We are concerned about continuing reports of abuses against religious minorities in Pakistan. The Government strongly condemns the persecution of all minorities, including the targeting of innocent people based on their beliefs.

We regularly raise our concerns about the protection of minority communities with the Government of Pakistan at a senior level. The ​Foreign Secretary discussed the importance we attach to safeguarding the rights of all Pakistan's citizens during his visit to Pakistan in November 2016. The former Minister for Asia and the Pacific, Mr Sharma, raised the protection of minorities with Kamran Michael, former Minister for Human Rights, and Barrister Zafarullah Khan, former Prime Minister’s Special Assistant for Human Rights, during a visit to Pakistan in January 2017.

Our High Commission in Islamabad raised our concerns about the treatment of religious minorities with the Ministry of Human Rights last month. We will continue to urge Pakistan to honour in practice its human rights obligations, including those related to religious minorities, as part of Pakistan's forthcoming Universal Periodic Review.

Q
(Ellesmere Port and Neston)
Asked on: 10 October 2017
Department of Health
Health Services
Commons
To ask the Secretary of State for Health, what assessment he has made of the implications for his Department's policies of the findings of the Lancet article, entitled How will Brexit affect health and health services in the UK? Evaluating three possible scenarios, published in September 2017; and whether he has had discussions with the Secretary of State for Exiting the European Union on those implications.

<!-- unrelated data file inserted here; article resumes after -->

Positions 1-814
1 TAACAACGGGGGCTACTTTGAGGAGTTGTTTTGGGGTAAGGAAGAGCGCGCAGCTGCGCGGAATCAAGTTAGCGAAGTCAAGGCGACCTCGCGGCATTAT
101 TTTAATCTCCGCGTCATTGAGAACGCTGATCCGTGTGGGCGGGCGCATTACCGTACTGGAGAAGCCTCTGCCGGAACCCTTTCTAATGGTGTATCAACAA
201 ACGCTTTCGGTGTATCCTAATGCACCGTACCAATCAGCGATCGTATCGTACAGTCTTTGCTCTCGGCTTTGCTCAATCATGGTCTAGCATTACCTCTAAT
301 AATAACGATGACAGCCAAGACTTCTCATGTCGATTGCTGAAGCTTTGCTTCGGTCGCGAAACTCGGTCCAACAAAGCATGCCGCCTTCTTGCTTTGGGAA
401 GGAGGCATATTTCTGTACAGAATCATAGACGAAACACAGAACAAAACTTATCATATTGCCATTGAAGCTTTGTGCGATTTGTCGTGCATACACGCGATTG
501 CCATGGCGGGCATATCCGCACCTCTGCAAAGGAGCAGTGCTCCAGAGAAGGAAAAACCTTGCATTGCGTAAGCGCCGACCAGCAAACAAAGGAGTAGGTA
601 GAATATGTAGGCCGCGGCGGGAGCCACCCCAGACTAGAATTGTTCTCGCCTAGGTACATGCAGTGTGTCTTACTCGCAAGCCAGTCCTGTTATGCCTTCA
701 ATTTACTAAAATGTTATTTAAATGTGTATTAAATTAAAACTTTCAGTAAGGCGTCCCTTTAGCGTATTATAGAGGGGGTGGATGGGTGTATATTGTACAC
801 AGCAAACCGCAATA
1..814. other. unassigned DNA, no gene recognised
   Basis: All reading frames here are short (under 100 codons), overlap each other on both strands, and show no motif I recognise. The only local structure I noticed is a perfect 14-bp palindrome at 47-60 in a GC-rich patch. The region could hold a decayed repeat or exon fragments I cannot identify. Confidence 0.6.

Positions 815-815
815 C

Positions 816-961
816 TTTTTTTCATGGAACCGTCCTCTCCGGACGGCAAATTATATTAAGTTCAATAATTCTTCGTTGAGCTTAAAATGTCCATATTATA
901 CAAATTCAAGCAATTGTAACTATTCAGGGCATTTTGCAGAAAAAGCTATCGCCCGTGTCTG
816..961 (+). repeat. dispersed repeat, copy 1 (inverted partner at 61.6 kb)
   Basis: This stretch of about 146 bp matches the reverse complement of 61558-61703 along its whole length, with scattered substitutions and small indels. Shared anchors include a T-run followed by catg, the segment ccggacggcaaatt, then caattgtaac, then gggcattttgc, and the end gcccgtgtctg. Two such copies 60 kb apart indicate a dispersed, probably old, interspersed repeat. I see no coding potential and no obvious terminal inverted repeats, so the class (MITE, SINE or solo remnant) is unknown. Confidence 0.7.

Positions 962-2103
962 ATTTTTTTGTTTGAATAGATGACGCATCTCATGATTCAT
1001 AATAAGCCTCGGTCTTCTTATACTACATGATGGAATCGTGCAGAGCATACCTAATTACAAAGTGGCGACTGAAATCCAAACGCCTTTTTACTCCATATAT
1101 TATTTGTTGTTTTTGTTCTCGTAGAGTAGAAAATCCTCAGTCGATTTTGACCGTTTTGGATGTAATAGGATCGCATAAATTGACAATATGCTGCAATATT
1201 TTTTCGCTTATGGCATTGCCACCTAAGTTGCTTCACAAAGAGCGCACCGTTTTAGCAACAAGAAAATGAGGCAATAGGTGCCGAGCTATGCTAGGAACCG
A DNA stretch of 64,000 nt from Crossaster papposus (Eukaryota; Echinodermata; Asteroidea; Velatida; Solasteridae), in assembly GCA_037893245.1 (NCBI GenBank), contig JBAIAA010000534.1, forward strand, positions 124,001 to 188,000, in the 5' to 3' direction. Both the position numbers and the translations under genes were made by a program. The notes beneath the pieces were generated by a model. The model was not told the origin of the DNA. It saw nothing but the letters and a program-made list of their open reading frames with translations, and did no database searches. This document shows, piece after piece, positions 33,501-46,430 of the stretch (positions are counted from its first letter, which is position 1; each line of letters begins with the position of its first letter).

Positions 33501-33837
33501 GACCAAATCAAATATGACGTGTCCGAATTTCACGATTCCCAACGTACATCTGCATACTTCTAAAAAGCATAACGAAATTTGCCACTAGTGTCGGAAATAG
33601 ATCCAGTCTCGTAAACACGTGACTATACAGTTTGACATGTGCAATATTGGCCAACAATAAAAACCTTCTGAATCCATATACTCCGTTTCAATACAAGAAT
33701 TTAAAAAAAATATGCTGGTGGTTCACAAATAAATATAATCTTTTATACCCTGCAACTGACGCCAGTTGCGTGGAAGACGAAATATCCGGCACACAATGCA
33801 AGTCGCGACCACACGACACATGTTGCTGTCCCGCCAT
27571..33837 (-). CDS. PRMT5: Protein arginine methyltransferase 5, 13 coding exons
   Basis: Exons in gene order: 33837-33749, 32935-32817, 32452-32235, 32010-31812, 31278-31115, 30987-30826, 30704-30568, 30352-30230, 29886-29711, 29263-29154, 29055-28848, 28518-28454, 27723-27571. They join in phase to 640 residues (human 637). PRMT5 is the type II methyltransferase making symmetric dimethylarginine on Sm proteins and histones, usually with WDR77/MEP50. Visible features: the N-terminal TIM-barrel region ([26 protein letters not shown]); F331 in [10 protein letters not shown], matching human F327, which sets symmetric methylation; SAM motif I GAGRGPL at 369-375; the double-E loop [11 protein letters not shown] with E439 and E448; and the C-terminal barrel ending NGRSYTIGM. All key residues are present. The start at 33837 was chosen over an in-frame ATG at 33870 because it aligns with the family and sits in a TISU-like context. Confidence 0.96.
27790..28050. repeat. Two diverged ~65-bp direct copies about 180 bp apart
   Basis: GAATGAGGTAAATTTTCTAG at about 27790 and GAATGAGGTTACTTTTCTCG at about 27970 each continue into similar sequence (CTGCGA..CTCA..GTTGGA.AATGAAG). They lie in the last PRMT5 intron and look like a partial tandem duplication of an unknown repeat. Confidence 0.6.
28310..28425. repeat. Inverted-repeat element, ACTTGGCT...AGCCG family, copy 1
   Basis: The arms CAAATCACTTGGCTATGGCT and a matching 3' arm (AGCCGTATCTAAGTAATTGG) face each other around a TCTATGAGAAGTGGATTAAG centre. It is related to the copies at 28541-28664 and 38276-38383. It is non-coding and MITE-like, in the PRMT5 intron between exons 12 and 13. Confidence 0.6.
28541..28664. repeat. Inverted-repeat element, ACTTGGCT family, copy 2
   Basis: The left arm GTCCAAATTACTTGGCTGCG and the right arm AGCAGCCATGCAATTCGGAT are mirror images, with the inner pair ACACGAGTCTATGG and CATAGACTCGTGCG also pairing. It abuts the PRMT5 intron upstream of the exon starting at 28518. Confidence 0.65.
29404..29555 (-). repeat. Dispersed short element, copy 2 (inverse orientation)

A
Answered by: Mr Philip Dunne
Answered on: 18 October 2017

In the face of growing demand the National Health Service has record funding, so we have more doctors and more nurses on our wards. Ahead of this winter, the NHS has planned earlier and more thoroughly than ever before, supported by an extra £100 millon for accident and emergency departments and £2 billion funding for the social care system.

The Government is committed to a world-class NHS, which is why we are backing it with at least an extra £8 billion investment by 2022 and are focused on getting a Brexit deal that is in the best interests of the economy, citizens and patients.

The Department, through the Secretary of State, other Ministers and senior officials, are in regular contact with the Department for Exiting the European Union on all health and social care matters in relation to Brexit.

Q
Asked by Tom Brake
(Carshalton and Wallington)
Asked on: 10 October 2017
Department of Health
Medical Equipment
Commons
To ask the Secretary of State for Health, what assessment his Department has made of the potential effect on the supply of medical devices to NHS patients in the event that there is no transitional period prior to the UK leaving the EU during which to implement changes in EU law made before or during such a transitional period.